07 May 2013

Tuesday's Review: Life After Life by Kate Atkinson


A copy of this book was furnished by the publisher in return for my review

Publisher: Little, Brown
List Price: $27.99 for Hardback Edition
Genre: Contemporary Fiction
Rating: 5 of 5 stars
When I think about what to say regarding  Life After Life by Kate Atkinson,  the word "Wow" keeps popping into my head.  To begin with, my only reference for Kate Atkinson before I read this book was my desire to read her Jackson Brodie books.  I saw that this book was a standalone book, but with my limited knowledge of the author, I made the assumption that it was a mystery story.  Therefore I was totally surprised once I started reading it.

The story centers on the life, or many lives, or Ursula Todd. Ursula is the middle child in a typical family living in the British countryside during the first half of the 20th century.   Since I was expecting a totally different type of story, the first couple of chapters of the book caught me off guard.  It didn't take me very long, though, to get caught up in the story that was unfolding.  The more that I read, the more I became hooked.  I don't think that I have ever come across a story with a premise quite as intriguing and original as this one.  I loved the way that the author used the many lives of Ursula, to illustrate her premise.   The fact that none of her lives were exactly the same and the author’s use of “echoes from the past” to illustrate her point was brilliant in my opinion. I know that on the surface this is a story about Reincarnation, but even more than that, it is a story about the choices we make as we live our lives, and how they affect, not only us, but everyone and everything around us.

Atkinson's writing style was the perfect vehicle for this story. Everything from the structure of her writing, to the way she builds Ursula’s story in successive waves , to the choice of wording that she uses, all blend together to make the story fly off the pages.  She made excellent use of historical reference, beautiful prose, and a dry wit to pull the reader into the story and make them fall in love with her premise.  The characters in the book were amazingly well done, too.  Although they were all typical in some ways, they each had their own little quirks and unusual personality traits, which I loved.  In addition, the way that they interacted and blended throughout Ursula’s many lives lead to many questions about life that I found incredibly intriguing.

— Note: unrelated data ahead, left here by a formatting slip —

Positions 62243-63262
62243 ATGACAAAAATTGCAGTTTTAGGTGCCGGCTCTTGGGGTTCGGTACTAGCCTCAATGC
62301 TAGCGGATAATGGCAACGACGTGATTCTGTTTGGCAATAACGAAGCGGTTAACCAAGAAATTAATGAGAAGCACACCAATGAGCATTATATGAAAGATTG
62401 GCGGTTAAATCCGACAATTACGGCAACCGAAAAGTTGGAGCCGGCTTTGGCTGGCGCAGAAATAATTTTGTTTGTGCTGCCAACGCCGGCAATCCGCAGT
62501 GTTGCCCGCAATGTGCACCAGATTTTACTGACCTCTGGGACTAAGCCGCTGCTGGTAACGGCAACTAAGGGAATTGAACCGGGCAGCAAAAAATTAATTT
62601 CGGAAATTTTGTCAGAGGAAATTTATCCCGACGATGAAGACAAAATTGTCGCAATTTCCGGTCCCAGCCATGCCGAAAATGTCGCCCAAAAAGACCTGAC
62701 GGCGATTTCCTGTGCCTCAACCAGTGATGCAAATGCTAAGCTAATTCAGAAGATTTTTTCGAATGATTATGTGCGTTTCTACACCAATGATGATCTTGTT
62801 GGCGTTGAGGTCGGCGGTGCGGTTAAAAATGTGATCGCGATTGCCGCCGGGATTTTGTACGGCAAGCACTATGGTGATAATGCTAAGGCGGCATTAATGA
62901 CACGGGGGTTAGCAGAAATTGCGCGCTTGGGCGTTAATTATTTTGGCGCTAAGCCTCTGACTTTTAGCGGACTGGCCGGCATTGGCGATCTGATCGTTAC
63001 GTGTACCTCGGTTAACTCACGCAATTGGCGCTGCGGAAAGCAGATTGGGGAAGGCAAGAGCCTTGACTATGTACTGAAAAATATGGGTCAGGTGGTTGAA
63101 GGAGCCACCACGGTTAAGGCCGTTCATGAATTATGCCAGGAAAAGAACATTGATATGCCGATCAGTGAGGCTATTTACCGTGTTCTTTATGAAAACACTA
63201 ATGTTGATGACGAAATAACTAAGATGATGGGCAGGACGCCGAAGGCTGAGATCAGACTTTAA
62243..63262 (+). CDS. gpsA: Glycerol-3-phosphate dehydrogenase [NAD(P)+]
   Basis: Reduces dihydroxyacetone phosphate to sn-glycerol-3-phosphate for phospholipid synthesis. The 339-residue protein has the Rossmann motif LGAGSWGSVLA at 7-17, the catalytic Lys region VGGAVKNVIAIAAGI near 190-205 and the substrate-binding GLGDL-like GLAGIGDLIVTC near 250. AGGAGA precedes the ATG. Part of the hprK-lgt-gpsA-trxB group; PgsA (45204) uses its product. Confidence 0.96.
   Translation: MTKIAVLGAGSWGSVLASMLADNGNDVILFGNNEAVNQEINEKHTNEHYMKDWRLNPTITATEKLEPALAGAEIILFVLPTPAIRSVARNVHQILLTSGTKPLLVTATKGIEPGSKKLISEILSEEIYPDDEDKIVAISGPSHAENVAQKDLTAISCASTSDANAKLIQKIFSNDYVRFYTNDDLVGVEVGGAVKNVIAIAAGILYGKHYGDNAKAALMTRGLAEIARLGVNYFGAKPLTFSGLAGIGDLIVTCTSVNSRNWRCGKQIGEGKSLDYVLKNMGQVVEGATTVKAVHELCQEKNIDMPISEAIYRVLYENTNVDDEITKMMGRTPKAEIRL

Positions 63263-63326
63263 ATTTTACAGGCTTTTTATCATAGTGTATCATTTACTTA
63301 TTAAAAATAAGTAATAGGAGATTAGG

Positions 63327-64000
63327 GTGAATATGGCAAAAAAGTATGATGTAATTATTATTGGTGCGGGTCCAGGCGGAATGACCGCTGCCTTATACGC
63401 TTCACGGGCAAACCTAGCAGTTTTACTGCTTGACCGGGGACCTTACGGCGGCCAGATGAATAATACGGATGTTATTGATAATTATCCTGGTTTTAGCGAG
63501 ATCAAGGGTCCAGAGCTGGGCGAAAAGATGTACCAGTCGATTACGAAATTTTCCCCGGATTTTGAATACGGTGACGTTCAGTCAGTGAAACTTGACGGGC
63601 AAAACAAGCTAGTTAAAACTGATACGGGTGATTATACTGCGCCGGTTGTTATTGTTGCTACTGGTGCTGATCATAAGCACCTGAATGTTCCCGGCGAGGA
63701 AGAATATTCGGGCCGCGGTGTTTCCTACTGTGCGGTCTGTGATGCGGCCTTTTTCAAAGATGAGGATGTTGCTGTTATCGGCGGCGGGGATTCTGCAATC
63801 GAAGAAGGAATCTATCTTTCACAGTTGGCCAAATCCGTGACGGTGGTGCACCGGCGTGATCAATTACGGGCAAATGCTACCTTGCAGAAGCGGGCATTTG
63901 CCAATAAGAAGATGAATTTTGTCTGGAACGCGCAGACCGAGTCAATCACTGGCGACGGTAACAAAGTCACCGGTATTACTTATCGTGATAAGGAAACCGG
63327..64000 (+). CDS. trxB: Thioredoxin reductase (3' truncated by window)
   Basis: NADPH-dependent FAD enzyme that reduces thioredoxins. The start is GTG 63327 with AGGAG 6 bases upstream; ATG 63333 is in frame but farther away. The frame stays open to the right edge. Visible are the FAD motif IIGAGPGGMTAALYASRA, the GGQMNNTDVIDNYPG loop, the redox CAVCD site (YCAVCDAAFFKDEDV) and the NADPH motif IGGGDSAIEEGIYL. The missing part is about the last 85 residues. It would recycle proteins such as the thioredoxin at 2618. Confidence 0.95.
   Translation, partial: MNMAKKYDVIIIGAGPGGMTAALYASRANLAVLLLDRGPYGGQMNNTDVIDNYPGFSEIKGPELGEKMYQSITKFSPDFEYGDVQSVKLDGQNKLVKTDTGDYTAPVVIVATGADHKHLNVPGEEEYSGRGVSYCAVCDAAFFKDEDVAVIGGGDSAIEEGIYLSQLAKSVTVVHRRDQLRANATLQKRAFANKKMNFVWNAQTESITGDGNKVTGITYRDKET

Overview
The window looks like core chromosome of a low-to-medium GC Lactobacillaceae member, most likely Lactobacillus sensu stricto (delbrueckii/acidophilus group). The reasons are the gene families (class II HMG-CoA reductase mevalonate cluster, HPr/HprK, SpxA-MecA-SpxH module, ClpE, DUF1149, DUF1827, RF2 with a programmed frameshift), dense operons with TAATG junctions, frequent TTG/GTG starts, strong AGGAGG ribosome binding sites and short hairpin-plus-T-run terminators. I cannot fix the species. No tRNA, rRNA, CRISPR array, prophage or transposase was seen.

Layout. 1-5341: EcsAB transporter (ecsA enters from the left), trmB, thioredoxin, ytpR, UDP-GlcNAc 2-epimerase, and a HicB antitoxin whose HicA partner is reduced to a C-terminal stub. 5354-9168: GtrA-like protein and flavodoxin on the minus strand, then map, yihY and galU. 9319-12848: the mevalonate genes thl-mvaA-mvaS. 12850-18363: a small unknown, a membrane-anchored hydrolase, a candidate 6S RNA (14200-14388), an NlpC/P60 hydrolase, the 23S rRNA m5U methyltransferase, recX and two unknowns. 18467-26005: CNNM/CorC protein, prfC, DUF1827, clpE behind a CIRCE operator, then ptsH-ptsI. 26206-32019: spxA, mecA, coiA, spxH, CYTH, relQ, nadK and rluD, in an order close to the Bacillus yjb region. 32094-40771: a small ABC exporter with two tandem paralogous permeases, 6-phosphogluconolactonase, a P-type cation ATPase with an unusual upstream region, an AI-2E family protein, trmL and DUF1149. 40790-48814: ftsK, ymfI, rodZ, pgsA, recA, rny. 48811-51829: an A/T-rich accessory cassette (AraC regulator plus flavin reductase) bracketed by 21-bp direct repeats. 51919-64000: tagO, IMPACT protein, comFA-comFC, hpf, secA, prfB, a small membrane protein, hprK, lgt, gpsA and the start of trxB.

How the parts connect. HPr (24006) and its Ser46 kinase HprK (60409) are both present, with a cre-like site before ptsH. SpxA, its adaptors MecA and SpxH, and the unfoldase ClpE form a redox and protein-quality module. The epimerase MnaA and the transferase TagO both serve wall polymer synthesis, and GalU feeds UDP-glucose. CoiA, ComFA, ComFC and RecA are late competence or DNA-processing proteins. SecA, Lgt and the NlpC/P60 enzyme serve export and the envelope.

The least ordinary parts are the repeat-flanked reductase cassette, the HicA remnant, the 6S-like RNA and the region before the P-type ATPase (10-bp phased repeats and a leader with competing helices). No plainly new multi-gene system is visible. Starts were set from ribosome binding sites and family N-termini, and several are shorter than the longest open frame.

If the book had any downfalls at all for me, it was the amount of time that Atkinson spent on the dark parts of Ursula's life.  At times I found myself wishing that I was not so immersed in this part, but in the end, I realized that becoming immersed in this part of her life was as necessary for me as the reader as it was for her.  These were the parts of Ursula's life that had the most impact and that drew both her and I to the ultimate conclusion.

At first upon finishing the book, I rated it 4 stars, but the more time went on and the events in the book kept popping into my mind, spurring questions and making me look at life in a different way, the more I realized the book actually deserved 5 stars.  In fact, I have had some of the best discussions that I have participated in for a long time in reference to this book.  In addition, it is one of the first books in quite a while that I would anticipate reading more than once.

Although I am still excited to read her Jackson Brodie books, I am even more excited to read her first novel, [book:Behind the Scenes at the Museum|28940], which sounds like another book on the caliber of this one. This one is definitely highly recommended.